By Sean Dietrich
I am walking my dogs. They are dragging me along the road. My shoes make skid marks on the pavement.
Walking my dogs is like trying to walk a herd of caffeinated water buffalo. My dogs exert so much pulling force that my shoulders pop from their sockets. When this happens, I generally say bad words. Neighbors who happen to be nearby glare with disapproving faces. But I am used to these kinds of scowls because I was raised Southern Baptist.
Right now, I’m taking the dogs to the bay. There’s a spot near the water where everyone from nearby neighborhoods visits. It’s beautiful. There is something enchanting about our bay.
If you visit this secluded spot at sunset, you will see lots of people who had the same idea you had. Husbands and wives. Kids on bicycles. A happy young couple. A teenager with a fuschia mohawk and multiple facial piercings.
It wasn’t always crowded. Long ago, my wife and I would visit this spot and we’d be alone. Then word got out. Today, everybody and their brother knows about it, so at sunset it’s a Gaither Homecoming.
But tonight it’s empty. There is nobody here except me and some lady. We’ve met before, but nothing more than a few neighborly greetings. I don’t know her name.
She is late sixties maybe early seventies. She sits on a log, overlooking the big water. Our bay is 127 square miles of brackish blue and, like I said earlier, there is something enchanting about it.
The woman’s head is bowed, she doesn’t look like she wants to be bothered. I keep quiet.
Then again, I have enough of my mother inside me that I have to ask questions. I am nosy. There is nothing I can do about this. I don’t even try to fight it anymore.
“Ma’am, are you okay?” I ask.
She opens her eyes. And I feel bad that I have interrupted her.
“I’m praying,” she tells me.
Well. I’m no fool. It would be rude to ask someone what they are praying about, especially a stranger who looks sad. At this juncture, asking more probing questions would be an unforgivable breach of social etiquette.
“What are you praying about?” I ask.
She gives me a weird look. But I am emitting my invisible “tell-me” rays to her. She is powerless against them. She says, “I’m just having a hard time.”
She’s been in her house for sixteen days during the coronavirus quarantine. She hasn’t left except to drop something off at the post office once. She has talked to her kids on video calls, and she’s done emails with her grandkids. That’s all.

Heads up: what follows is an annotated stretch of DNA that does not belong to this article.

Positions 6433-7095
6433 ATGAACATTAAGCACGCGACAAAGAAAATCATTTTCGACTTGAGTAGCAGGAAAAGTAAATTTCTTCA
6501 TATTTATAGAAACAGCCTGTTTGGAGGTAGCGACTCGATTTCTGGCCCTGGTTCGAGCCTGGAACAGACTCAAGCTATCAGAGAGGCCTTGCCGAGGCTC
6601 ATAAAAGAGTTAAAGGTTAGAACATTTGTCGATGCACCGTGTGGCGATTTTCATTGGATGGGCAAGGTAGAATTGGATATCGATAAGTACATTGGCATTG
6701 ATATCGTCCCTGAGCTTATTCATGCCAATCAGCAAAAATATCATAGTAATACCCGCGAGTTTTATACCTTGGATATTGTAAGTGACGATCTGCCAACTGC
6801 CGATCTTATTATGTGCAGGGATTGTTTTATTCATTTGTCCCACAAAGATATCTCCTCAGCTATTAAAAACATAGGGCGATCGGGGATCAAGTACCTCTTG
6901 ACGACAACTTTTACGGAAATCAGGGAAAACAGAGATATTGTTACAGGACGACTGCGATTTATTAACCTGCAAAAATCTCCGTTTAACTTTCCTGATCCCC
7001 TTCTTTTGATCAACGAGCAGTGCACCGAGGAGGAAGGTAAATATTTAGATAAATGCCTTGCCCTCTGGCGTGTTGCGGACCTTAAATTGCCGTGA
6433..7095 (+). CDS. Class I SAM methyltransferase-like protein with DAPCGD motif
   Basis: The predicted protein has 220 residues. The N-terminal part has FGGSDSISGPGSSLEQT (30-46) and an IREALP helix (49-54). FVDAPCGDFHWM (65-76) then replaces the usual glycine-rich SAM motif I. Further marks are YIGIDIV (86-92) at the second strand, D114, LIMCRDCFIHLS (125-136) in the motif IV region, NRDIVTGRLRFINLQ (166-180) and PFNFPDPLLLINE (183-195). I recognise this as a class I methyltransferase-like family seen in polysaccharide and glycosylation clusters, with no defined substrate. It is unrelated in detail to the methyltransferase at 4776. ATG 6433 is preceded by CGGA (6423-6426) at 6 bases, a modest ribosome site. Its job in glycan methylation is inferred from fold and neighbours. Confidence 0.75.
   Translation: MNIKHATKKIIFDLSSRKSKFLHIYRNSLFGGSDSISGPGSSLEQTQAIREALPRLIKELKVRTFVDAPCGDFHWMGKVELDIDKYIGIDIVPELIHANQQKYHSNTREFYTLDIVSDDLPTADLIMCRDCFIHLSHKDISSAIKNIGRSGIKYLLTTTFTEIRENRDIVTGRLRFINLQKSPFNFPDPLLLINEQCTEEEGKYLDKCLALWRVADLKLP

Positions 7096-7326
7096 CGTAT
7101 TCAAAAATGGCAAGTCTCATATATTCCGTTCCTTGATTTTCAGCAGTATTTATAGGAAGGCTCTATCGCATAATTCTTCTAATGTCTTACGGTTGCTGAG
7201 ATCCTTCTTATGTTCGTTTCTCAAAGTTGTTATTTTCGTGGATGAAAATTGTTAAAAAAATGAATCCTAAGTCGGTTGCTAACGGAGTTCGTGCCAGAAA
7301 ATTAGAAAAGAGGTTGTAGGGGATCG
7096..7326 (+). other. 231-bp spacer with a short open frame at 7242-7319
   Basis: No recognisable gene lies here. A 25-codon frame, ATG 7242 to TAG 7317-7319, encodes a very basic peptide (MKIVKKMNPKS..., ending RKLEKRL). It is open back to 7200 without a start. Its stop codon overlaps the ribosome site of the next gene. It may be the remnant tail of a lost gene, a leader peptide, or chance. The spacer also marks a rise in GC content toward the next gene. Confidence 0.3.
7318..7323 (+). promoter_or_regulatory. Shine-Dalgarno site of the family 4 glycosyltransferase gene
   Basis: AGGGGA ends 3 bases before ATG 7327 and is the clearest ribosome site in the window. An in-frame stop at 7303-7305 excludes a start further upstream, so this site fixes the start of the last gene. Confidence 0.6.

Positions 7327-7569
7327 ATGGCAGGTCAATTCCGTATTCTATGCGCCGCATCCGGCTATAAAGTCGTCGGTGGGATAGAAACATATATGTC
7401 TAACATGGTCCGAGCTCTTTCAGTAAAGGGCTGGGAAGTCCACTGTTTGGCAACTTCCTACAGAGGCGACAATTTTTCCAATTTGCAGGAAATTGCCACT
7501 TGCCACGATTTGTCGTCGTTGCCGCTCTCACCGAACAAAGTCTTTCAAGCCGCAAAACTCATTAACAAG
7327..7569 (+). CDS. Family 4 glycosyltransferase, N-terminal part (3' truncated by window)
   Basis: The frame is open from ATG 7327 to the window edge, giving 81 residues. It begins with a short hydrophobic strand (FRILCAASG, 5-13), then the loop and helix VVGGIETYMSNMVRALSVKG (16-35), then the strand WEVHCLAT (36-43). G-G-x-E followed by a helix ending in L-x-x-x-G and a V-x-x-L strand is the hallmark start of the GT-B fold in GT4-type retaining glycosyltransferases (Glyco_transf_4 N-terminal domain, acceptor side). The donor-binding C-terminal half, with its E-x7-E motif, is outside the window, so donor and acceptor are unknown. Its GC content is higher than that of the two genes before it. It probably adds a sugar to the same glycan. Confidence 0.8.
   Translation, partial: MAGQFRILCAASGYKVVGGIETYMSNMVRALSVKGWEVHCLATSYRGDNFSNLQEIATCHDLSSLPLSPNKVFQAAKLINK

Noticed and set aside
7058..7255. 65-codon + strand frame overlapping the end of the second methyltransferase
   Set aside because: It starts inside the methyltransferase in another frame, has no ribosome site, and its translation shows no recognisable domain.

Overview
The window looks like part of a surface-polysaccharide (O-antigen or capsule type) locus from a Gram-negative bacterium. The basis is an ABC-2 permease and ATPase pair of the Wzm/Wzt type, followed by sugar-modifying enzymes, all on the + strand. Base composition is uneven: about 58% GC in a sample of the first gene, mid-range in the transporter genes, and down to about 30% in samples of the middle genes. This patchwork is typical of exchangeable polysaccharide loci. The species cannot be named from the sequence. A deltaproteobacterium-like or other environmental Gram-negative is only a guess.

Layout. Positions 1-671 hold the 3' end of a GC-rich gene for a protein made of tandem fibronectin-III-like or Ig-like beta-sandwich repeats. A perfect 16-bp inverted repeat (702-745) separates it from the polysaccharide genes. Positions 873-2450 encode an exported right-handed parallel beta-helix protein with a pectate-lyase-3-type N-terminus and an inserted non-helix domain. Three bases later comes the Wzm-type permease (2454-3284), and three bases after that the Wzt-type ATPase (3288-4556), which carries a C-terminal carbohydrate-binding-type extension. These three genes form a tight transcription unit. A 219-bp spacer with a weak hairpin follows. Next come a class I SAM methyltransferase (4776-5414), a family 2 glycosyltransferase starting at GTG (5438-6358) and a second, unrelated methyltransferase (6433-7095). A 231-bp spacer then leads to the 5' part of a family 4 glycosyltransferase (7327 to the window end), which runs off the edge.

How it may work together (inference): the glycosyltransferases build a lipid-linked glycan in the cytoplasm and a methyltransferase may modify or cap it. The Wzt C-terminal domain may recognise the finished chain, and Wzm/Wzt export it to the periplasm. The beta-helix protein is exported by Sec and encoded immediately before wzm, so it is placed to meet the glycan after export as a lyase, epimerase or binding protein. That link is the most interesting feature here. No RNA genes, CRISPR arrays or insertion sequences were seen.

“I didn’t think it would be this hard,” she says. “I used to go to the store and that was my socialization. Or I’d go to yoga class, and I have friends there. But I guess we weren’t real friends, you know? Guess it was just yoga.”
I wouldn’t know a thing about yoga. So I just nod.
She goes on, “You never know how disconnected and alone you are until something like this. And now I don’t ever see anyone, I don’t get touched by anyone, I don’t even have an animal to hold.”
Currently, I am restraining two clydesdales on leashes who have dislocated crucial joints in my body.
She looks at them. “I wish I had a dog. We used to have a dog when my husband was alive, but they’re both gone now.”
I ask if she would like to be assaulted by my dogs.
She says, “I would love to pet them. But I’d better not.”
My dogs saunter near her, she reaches out a hand to let my bloodhound and alleged Labrador sniff her. She starts to get a little weepy. Not a full-on cry, but a few tears that never actually fall.
“It’s so hard,” she says.
Now I am crying a little too. I told you that I have my mother in me. I can’t just watch someone cry without driving the lead car in the parade.
“I’m lonely, too,” I tell her. And it’s true. I’ve been inside for seventeen days now. I miss people.
But she and I behave as responsible world citizens. We keep a ten-foot distance between us. She doesn’t actually touch my dogs. But at this moment, it seems like I need to ask something.
“Ma’am,” I say. “I know this is a probably not a good idea, but would you like a hug?”
Immediately, I feel bad that I have asked. I start to think about the news headlines and all the infection rates. I wouldn’t want to cause another person to get sick. Shoot, I don’t want to get sick. But I figured I’d at least ask.
“Oh, I want a hug,” she says. “But I don’t think I’d better.”
She is silent for a moment. I feel stupid for having asked.
She says, “What if we shake hands? I can always wash my hand afterward.”
So we shake. We don’t pump hands, we just hold them. She squeezes. So do I. We stay like that for a few seconds. She even closes her eyes for a moment.
“Thank you,” she says. “You’re the first person who has touched me in half a month.”
“It’s an honor,” I say. I am sort of making a joke, but I really do mean it.
She lets go first. Then walks away. I am left holding two leashes and looking at the water.
Yes. There truly is something enchanting about our bay.
Sean Dietrich is a columnist, novelist, and podcast host, known for his commentary on life in the American South.